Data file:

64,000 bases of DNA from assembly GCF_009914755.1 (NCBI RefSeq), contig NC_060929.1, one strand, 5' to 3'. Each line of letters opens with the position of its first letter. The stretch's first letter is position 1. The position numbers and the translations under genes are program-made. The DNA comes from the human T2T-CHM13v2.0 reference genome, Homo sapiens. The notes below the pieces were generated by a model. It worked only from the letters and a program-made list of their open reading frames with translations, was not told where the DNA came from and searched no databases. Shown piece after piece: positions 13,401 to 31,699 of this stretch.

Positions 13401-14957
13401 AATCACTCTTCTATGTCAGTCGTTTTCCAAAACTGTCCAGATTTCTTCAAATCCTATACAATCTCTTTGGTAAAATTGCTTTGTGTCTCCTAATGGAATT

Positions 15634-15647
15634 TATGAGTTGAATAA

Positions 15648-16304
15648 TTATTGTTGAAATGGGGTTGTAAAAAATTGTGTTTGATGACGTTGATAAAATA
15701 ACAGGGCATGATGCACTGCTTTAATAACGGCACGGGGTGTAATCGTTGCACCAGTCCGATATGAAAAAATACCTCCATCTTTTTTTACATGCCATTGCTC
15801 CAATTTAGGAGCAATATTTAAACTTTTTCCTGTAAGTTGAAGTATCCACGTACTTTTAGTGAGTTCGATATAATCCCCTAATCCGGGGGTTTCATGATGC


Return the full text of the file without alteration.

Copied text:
64,000 bases of DNA from assembly GCF_009914755.1 (NCBI RefSeq), contig NC_060929.1, one strand, 5' to 3'. Each line of letters opens with the position of its first letter. The stretch's first letter is position 1. The position numbers and the translations under genes are program-made. The DNA comes from the human T2T-CHM13v2.0 reference genome, Homo sapiens. The notes below the pieces were generated by a model. It worked only from the letters and a program-made list of their open reading frames with translations, was not told where the DNA came from and searched no databases. Shown piece after piece: positions 13,401 to 31,699 of this stretch.

Positions 13401-14957
13401 AATCACTCTTCTATGTCAGTCGTTTTCCAAAACTGTCCAGATTTCTTCAAATCCTATACAATCTCTTTGGTAAAATTGCTTTGTGTCTCCTAATGGAATT

Positions 15634-15647
15634 TATGAGTTGAATAA

Positions 15648-16304
15648 TTATTGTTGAAATGGGGTTGTAAAAAATTGTGTTTGATGACGTTGATAAAATA
15701 ACAGGGCATGATGCACTGCTTTAATAACGGCACGGGGTGTAATCGTTGCACCAGTCCGATATGAAAAAATACCTCCATCTTTTTTTACATGCCATTGCTC
15801 CAATTTAGGAGCAATATTTAAACTTTTTCCTGTAAGTTGAAGTATCCACGTACTTTTAGTGAGTTCGATATAATCCCCTAATCCGGGGGTTTCATGATGC